Relationships

Should We Dance First in Love?

The heart-head conflict in romantic love.

Posted Jun 11, 2020

“Dance first. Think later. It's the natural order.”—Samuel Beckett

“God gave men both a penis and a brain, but unfortunately not enough blood supply to run both at the same time.”—Robin Williams 

The dancing heart and the thinking head are powerful rivals in romantic love. Should the head, in fact, be ranking our romantic priorities—or should the heart lead the romantic dance?

The heart-head rivalry

“The heart has its reasons which reason does not understand.”—Blaise Pascal

“When people go to work, they shouldn’t have to leave their hearts at home.” —Betty Bender

When the heart and head clash, the conflict often shows up in the pull between acute emotions—which are personal, partial, and relatively brief—and intellectual considerations—which are broader, more objective, and have longer-term validity. The intellect is concerned with the general and the stable, whereas acute emotions are engaged with the particular and the volatile.

The heart-head conflict is obvious in romantic love, which has often been considered a type of addiction, disease, or, at best, irrational behavior. Despite the crucial weight of the heart in romantic matters, the common wish to give complete priority to the heart over the head is often unwise. Following our heart might not always involve acting according to our long-term concerns. Moreover, how can we identify what the genuine expressions of our heart are? (Ben-Ze'ev, 2019).

The true story of Mildred and Janet

"You know what, there is a place you can touch a woman that will drive her crazy ... her heart." —Melanie Griffith

“When your heart is on fire, you must realize, smoke gets in your eyes.” —The Platters

At its core, the conflict boils down to the tug of short-term values vs. the appeal of enduring profound values. A true story about two sisters, Mildred and Janet, will illustrate this most basic manifestation of the heart-head collision.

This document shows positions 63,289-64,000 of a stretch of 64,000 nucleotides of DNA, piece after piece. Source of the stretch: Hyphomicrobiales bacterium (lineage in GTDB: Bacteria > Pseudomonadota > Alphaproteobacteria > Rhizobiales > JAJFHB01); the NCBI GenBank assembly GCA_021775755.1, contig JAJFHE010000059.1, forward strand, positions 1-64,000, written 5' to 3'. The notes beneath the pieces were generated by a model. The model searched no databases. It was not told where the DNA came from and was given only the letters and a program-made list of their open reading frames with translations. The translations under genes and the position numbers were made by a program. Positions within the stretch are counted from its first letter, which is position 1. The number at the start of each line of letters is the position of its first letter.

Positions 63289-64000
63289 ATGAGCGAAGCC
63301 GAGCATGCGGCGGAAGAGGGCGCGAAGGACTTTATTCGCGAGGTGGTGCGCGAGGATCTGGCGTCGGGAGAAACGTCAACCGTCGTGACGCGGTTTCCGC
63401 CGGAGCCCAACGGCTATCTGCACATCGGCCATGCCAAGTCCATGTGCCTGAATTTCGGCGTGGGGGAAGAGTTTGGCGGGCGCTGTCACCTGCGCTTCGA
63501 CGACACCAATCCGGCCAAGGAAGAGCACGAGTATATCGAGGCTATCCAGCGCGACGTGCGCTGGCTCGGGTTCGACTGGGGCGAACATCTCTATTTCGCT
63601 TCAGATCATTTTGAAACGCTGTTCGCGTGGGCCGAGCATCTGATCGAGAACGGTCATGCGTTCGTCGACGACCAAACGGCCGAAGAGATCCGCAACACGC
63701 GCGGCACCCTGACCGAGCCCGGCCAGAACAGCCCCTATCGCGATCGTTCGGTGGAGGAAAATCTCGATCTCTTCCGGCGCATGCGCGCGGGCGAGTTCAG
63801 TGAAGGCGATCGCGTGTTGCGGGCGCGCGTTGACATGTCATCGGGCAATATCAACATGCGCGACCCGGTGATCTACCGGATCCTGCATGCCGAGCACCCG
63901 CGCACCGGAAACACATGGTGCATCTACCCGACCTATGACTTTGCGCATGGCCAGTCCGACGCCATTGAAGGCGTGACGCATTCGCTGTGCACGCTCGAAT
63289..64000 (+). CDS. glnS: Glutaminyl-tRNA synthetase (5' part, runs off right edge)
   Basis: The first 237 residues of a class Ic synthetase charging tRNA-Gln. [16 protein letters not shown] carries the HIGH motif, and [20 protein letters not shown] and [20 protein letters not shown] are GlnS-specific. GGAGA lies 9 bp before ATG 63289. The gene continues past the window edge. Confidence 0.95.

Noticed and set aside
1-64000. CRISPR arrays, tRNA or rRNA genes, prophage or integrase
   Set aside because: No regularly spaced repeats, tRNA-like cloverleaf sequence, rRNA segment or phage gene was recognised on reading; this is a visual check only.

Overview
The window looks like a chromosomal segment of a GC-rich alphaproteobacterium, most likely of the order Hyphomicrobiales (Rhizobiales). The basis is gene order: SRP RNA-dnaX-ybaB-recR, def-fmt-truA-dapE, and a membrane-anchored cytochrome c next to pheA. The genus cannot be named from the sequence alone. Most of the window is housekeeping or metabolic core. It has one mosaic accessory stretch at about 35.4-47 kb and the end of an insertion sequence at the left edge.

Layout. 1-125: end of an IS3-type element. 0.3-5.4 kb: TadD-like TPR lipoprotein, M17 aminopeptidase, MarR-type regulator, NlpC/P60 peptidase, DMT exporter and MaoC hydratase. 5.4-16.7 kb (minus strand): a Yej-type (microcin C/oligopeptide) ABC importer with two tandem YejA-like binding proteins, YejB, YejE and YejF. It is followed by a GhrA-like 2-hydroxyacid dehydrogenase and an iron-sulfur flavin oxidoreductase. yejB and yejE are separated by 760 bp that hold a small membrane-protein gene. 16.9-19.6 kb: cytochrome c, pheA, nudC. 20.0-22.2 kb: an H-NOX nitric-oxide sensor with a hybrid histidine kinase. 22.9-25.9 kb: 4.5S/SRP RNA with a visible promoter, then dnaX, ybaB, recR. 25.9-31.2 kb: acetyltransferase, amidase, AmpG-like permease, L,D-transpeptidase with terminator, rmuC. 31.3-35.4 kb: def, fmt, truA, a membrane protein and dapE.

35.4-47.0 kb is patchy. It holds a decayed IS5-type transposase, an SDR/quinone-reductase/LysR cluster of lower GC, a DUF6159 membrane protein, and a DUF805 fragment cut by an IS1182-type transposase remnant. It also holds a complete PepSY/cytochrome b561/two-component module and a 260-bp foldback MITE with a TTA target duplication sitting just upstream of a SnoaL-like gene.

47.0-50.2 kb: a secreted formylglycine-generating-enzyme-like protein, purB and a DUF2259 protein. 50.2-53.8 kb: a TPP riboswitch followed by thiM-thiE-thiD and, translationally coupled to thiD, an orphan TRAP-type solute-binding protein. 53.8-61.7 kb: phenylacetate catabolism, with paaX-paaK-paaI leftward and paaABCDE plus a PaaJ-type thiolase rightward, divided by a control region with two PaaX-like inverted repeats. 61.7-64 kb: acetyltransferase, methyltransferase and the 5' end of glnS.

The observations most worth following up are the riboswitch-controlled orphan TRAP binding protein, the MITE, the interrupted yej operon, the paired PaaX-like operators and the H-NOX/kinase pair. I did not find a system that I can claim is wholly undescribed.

At the start of Mildred’s relationship with Bruce, the romantic intensity was lower than in her previous relationships, in which her more “athletic” partners were, in her words, “much more outwardly exciting or adventurous.” Despite the fact that she has “always appreciated masculine beauty” and continued to take “pleasure in seeing a handsome man,” she chose to marry a man who “was not the most romantic of my loves as a young woman.”

Consequently, in the first year of marriage, she had two brief extramarital affairs. When she cried as she told Bruce about her affairs, he generously comforted her. His wise and caring reaction clarified for her that even if she had to relinquish tempestuous opportunities, she had gained so much more in her profound, loving relationship with him. Her flings became a small amount of poison that immunized and enhanced their relationship.

Mildred’s younger sister, Janet, has a different tale, one of passionate, wild love that quickly ended in disaster. She gave up higher education and married a man whom others considered inferior to her. When asked about the quality of her relationship with this man, she answered, “We love each other and that is what really matters.”

Janet was madly in love with her husband at the time of her marriage, but from the start, their relationship revolved around dining out, heavy drinking, and violence. Eventually, Janet left her husband and entered Alcoholics Anonymous. Her husband died two years after the divorce, aged 53.

Janet had no problem with intense passion—often, as in love at first sight, an excellent starting point. But her ability to recognize the red flags that signal potential problems with enduring profound love was weak.

Overthinking: the risky business

“I don't think when I make love.”—Brigitte Bardot